SASSAFRAS CANNON – CIVIL-WAR BLACK COMEDY PLAY
Sassafras Cannon is a civil-war black comedy play highlighting and satirizing the follies of human nature, at its base. Featuring a set of characters ranging from the offbeat Bloodworth family, holding the reigns to a chocolate manufacturing corporation like the world has never seen, a lampooning version of President Jefferson Davis, a butler who seems a bit, well, evil, and even down to investors from overseas, all whom make their appearances, the show exaggerates America’s time-tested fascination with all characters wild and strange, all while twisting history into it’s own new version, all in a style reminiscing to the days of vaudeville shows and the Ziegfeld Follies.
Did you know that cocaine, now considered a drug, was in the original mix of Coca-Cola?
Did you know that Jefferson Davis is rumored to have been fleeing from the Union at the time of his capture in his wife’s clothing?
These are all facts and rumors that the play uses to perpetuate it’s story and satire, combined with intentional historical inaccuracies and rumors. Attendance at the production is recommended for those with both a sense of humor and a grasp of history.
Review from The Charlotte Observer:
The play, like many of my other script ideas, simply came to me one day out of the blue,” Starnes said. “I wanted to do a comedy on some sort of Willy Wonka-esque character and his especially eclectic family set during the Civil War, which would appeal to young adults and adults.
“Many of the details in the show were inspired by real-life facts found during my prewriting research. However, the play is not a documentary or historically accurate, following my motto that people – when attending an event such as a play – are seeking to be entertained rather than taught.”
Audiences are advised to bring a sense of humor, and parental guidance is suggested.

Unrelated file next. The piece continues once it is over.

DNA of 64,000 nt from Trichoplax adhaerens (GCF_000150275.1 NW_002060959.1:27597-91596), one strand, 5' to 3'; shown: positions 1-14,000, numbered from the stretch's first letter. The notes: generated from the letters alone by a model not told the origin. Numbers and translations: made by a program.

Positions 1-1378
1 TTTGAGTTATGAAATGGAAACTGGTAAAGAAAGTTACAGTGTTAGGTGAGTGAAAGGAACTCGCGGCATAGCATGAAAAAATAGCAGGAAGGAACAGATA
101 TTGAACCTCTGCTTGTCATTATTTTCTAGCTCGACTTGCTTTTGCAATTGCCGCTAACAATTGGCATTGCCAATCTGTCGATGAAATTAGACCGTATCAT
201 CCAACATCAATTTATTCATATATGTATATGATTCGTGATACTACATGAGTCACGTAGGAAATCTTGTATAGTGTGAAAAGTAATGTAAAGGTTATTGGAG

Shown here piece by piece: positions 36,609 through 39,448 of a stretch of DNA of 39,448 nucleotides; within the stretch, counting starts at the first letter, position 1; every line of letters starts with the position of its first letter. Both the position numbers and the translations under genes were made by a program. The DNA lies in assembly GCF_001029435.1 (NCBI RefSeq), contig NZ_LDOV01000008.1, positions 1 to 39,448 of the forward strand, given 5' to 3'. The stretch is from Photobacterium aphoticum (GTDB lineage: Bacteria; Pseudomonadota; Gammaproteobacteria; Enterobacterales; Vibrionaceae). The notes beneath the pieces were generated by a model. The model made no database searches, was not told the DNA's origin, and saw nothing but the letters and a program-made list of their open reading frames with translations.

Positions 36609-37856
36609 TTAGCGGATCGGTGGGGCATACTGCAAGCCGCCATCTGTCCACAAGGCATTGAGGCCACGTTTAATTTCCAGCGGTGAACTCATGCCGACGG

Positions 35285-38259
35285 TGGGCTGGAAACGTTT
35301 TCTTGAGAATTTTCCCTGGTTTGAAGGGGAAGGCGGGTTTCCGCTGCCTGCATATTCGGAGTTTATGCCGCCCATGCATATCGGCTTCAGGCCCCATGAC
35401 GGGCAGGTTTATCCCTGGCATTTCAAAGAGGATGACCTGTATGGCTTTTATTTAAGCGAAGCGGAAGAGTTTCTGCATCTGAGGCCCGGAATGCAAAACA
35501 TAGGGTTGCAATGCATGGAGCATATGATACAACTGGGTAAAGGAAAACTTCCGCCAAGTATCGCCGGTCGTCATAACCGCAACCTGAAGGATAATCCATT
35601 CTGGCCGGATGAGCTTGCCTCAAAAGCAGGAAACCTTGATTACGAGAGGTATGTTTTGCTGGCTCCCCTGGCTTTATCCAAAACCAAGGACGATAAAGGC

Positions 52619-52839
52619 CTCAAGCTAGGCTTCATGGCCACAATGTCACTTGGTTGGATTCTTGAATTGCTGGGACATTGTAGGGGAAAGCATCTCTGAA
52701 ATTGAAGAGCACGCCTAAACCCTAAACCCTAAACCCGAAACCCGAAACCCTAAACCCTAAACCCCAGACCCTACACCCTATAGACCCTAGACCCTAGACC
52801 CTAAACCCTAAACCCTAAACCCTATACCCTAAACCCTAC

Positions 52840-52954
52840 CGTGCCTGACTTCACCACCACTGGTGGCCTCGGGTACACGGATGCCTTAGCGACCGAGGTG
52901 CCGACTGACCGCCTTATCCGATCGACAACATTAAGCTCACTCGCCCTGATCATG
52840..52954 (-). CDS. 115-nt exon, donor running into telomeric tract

In Starnes’ play, there is no “fourth wall” between the audience and the storyline. The playwright said attendees “become part of the storyline” in the Museum of the Waxhaws’ auditorium.
Author: Timothy Starnes
Genre: Civil-war black comedy play
Type: Two-act play
Cast: Cast of 10-12 M 1-4F (Housestaff can be played by either sex)
Ages of the actors: Adult
Suitable for: Parental guidance advised
Length: One and a half hours long
Set: A desk in the middle of the performance
space is necessary, desk chair included. Other
furniture is entirely optional.
Level of difficulty: 7/10 – dark comedic characters
Copyright © September 2015 Timothy Starnes and Off The Wall Play Publishers
Like this play? Other historical plays and dark comedies:
For Ryan Fay, who is going on to do the great things everyone was expecting. If it wasn’t for him, this script would have been complete 6 versions ago.
For Beth Killion, whose amount of effort put into the costumes must have bailed out the entire craft industry. Homeschoolers and old ladies rejoice.
For Anna Claire, who listened to my weekly arguments with Ryan Fay in the car, citing that we sounded like an old married couple. Accurate.
For Hoke Pittman, who has been keeping my leading male characters rightfully sassy since 2013.
For Jasper Boykin, the original black butler.
For Lucas King, who made sure that the houseboy humor couldn’t be any bawdy or funnier.
For Katherine Pierce, whose realistic onstage wine-drinking couldn’t have come from no previous real life experience.
For Noah Tepper, the original Victorian emo. His hair color changes were part of those script versions.
For Carlos Vargas, whose constant mention of his male Cinderella adaptation never ceases to silence a room.
For Kevin Brennan, who has flashed more people than even the biggest career flashers, wearing his Jefferson Davis dress.
For Jessica Boyles, who died more times than anyone can count, in the show.
For Shawn Jones, the scariest investor in the ensemble.
For Camarin Chargualaf, who said “inherited chocolate empire” correctly on both running nights.
For Savannah Jillani, who maintains to look better in my clothes than I do.
For Tommie Wall and Sandra Glenn, who supported the project all the way to the stage, hiding some of it from the arts council along the way.